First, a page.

Editor’s note: This is the second post in Darlene’s series for pastor’s wives, addressing how to find compassion for those in your congregation who are struggling with change. Check out part 1 here.
Initiating change in the church is a constant in replanting and revitalization. How can we redeem these circumstances as another opportunity to love the people God has handed us to shepherd? How can we find compassion for the congregation struggling with change?
Change comes in five stages: pre-contemplative (Pessimist Peggy), contemplative (Calculated Carol), preparation (Prepper Patty), action (Action Alice) and maintenance (Maintenance Maddy). If we can identify where the struggling member is in the process, we might be able to understand them better – so we can love them better.
The reaction we see in people when they experience change can tell us a lot about where they are in the process of change. We can better walk alongside Bookkeeper Betty when Pessimist Peggy says, “It is fine the way it is,” because we are able to identify which change “friend” she is dealing with.
Maybe you have a personal testimony to help Bookkeeper Betty understand the need to update the library. Maybe it was your child who checked out “Seven Spells of the Stars: Intro to Black Magic.” She loves your kids; maybe that would help her reach the next stage. Then when she meets with “Calculated Carol” struggling with all the “what-ifs,” you could help by turning the questions around: What if we don’t change? What if we do nothing?
Acknowledge that her questions are valid, and she is obviously gifted in seeing the potential dangers. Then encourage her to help with the process so she can navigate the challenges as they arise. When Bookkeeper Betty meets with “Prepper Patty” may need to use the word “start” so she can stop with all the planning.
If we let them, Betty and Patty will keep planning, adjusting the plan and recalculating until Jesus comes. Recognizing where Bookkeeper Betty is in the stages of change can help our frustration turn into compassion. When we share love in difficult seasons, we can set the tone for everyone else.
Why do some people get stuck in one stage? Will some people ever make it to the action stage of change? We may never know the answers to these questions.
We cannot control them or get into their head to find the root cause of their stagnation. Is it still possible then to show compassion for the person who seemingly makes no effort to get on board with the revitalization of the church? The answer is yes. We can control our response to the ones creating the most headaches for our husbands.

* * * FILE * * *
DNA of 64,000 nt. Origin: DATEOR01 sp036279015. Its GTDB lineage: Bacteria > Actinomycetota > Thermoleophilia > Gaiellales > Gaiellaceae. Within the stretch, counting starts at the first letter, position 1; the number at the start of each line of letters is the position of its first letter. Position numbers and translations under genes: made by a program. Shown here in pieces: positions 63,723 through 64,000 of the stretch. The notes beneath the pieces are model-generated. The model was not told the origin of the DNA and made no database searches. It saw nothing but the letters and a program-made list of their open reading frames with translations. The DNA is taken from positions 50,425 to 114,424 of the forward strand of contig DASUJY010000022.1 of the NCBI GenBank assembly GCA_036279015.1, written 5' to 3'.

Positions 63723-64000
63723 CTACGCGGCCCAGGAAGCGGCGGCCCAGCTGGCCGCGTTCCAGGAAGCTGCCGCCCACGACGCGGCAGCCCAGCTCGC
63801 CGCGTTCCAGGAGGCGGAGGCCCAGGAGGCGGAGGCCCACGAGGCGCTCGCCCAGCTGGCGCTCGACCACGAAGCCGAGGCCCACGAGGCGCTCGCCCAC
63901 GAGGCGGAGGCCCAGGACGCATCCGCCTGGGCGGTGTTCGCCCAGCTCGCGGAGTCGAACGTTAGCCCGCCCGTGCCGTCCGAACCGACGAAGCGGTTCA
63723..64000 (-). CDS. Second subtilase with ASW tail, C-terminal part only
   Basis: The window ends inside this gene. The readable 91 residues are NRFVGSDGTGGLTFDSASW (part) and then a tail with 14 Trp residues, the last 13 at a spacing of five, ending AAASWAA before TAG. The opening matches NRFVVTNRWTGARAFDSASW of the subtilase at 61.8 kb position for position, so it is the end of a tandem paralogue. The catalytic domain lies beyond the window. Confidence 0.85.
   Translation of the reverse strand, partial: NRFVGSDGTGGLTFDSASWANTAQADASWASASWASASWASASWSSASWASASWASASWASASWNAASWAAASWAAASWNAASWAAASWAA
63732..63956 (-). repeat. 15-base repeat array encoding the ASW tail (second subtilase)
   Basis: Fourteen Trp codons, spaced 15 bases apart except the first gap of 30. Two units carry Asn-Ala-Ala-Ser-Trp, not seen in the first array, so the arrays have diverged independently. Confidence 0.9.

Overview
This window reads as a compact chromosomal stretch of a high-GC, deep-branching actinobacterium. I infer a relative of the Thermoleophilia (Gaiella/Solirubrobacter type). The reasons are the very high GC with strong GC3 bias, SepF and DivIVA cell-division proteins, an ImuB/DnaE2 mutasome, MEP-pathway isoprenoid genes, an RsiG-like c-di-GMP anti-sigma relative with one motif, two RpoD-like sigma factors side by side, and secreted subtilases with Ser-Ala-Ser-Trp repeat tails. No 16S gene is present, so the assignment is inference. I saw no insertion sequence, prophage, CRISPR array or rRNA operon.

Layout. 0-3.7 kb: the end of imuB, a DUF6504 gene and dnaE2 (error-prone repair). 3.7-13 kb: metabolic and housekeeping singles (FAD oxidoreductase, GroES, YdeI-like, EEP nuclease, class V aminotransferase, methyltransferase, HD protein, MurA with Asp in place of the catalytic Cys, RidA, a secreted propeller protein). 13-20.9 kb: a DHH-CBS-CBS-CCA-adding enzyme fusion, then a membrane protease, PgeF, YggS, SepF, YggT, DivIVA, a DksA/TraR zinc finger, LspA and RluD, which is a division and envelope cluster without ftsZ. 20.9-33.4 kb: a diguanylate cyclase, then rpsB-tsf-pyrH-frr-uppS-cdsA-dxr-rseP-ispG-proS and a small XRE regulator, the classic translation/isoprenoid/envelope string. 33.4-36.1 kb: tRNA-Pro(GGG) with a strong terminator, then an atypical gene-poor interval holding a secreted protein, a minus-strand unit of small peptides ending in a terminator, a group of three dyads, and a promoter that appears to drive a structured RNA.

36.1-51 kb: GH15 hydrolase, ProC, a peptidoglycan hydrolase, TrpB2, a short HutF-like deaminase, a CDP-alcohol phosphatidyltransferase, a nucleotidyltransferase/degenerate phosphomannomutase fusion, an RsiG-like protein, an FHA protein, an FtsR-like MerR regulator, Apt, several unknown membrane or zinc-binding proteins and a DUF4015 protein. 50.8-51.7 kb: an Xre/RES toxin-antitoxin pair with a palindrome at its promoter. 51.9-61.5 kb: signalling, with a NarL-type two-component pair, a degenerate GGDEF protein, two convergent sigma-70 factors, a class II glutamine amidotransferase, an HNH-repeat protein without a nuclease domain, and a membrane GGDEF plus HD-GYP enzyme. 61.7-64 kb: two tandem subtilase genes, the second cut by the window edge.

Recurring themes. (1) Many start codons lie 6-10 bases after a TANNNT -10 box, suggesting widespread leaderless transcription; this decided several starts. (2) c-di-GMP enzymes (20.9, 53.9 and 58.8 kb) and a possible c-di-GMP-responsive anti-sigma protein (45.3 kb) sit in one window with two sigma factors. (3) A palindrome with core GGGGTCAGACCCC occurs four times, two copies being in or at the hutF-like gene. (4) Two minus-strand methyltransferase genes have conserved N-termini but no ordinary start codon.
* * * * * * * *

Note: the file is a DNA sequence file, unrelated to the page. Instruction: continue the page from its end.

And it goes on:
Romans 8:1-11 tells us we have the power of the Holy Spirit within us, the very same power that raised Jesus from the dead. If the Holy Spirit can do that, imagine what God can do for us in this moment, if we allow Him. Giving Bookkeeper Betty the cold shoulder or the stare-down is not controlling our responses; that is simply giving in to an autonomic response.
Reflecting on our natural inclination and adjusting our responses to edify the body of Christ is a great place to start. Identifying the stage of change the member is struggling with is the next step so you can meet them where they are.
What do we do when struggling members don’t meet our expectations, conflict arises or members leave over the projected change? Keep it simple! Support the leadership of the church and love the struggling members. Remember the church is a body and we can only operate at our best when we are all focused on the same God-centric goals.
How to deal with unmet expectations and say goodbye to long-time members are lessons we only learn with time. People are going to leave, and that is OK. These seasons are very important aspects of our job as we are trying to preserve the life of the church and encourage individual lives as well.
Maintaining longevity in the replant the Lord has called us to requires time – time to wait for struggling members to catch up to the team as change happens. The more they experience the change with compassion from others, the more likely they will move faster through the stages the next time change is needed.
In our neck of the woods, change is a snowball effect. One change leads to another and another! This gives ample opportunity to get to know Peggy, Carol, Patty, Alice and Maddy!
Tell them I said, “Hi!”
Published October 8, 2023